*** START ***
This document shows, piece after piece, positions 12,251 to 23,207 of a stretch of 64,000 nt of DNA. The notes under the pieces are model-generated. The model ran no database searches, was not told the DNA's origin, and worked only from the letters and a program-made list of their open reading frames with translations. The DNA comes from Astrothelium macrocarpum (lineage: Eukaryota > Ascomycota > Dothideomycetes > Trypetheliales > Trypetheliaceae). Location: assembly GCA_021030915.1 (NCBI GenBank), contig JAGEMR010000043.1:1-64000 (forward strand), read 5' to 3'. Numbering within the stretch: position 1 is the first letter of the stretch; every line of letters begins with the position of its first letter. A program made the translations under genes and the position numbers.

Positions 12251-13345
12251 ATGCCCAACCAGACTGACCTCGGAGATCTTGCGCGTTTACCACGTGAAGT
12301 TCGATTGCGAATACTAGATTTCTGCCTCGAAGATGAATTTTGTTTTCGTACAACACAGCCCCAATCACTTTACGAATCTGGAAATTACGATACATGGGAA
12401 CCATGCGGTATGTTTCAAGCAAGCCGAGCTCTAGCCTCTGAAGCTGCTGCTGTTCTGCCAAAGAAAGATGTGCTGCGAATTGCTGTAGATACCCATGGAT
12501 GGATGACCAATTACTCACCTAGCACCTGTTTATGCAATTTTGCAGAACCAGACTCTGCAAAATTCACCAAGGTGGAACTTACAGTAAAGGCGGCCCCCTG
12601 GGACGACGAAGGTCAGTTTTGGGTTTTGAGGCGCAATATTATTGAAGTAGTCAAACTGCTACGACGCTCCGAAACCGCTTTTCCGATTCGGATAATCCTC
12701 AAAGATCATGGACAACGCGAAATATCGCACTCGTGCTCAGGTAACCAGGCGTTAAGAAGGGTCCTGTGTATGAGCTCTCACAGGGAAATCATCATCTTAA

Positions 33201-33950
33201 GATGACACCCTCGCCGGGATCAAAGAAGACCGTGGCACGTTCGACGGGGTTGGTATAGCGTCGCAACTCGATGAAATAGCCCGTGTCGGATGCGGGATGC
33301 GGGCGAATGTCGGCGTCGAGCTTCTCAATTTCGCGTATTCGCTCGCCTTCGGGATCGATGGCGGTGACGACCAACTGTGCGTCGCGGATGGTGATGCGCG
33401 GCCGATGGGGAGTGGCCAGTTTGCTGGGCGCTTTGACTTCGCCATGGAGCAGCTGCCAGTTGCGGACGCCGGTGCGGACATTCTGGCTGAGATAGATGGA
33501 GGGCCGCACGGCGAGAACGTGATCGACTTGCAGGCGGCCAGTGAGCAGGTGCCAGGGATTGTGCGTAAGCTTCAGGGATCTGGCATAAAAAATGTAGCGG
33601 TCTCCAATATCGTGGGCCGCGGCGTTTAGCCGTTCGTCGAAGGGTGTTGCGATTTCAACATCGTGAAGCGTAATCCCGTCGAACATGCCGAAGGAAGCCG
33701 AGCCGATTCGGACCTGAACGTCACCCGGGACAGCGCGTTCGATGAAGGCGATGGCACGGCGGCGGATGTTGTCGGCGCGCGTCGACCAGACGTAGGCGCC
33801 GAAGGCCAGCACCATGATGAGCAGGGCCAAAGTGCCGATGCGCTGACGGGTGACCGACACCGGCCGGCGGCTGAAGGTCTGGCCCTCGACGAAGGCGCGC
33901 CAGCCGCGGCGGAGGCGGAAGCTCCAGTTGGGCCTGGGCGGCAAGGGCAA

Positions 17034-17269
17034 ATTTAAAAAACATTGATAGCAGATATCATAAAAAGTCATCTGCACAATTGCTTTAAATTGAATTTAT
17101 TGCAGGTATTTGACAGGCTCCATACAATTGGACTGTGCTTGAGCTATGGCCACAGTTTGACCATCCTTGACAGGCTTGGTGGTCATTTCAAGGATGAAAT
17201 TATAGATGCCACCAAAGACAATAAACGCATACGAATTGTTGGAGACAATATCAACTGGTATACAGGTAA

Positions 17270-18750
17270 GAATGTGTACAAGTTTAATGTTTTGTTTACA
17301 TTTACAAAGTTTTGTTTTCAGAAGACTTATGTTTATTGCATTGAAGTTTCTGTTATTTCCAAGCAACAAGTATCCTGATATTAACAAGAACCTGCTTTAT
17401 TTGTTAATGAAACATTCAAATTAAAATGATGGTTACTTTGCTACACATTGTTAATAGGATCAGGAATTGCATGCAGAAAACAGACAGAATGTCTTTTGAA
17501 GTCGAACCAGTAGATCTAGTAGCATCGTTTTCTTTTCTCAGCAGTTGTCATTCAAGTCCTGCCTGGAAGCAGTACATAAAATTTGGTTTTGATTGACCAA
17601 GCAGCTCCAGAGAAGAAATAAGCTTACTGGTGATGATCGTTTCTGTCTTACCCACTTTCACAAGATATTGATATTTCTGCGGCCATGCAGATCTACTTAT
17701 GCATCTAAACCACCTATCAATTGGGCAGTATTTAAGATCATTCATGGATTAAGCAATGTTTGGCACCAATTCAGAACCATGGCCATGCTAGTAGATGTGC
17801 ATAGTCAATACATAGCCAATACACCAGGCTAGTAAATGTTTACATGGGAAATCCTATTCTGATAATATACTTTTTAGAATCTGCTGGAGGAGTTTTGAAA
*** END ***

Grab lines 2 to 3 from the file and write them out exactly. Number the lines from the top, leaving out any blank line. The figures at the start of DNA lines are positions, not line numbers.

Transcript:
Positions 12251-13345
12251 ATGCCCAACCAGACTGACCTCGGAGATCTTGCGCGTTTACCACGTGAAGT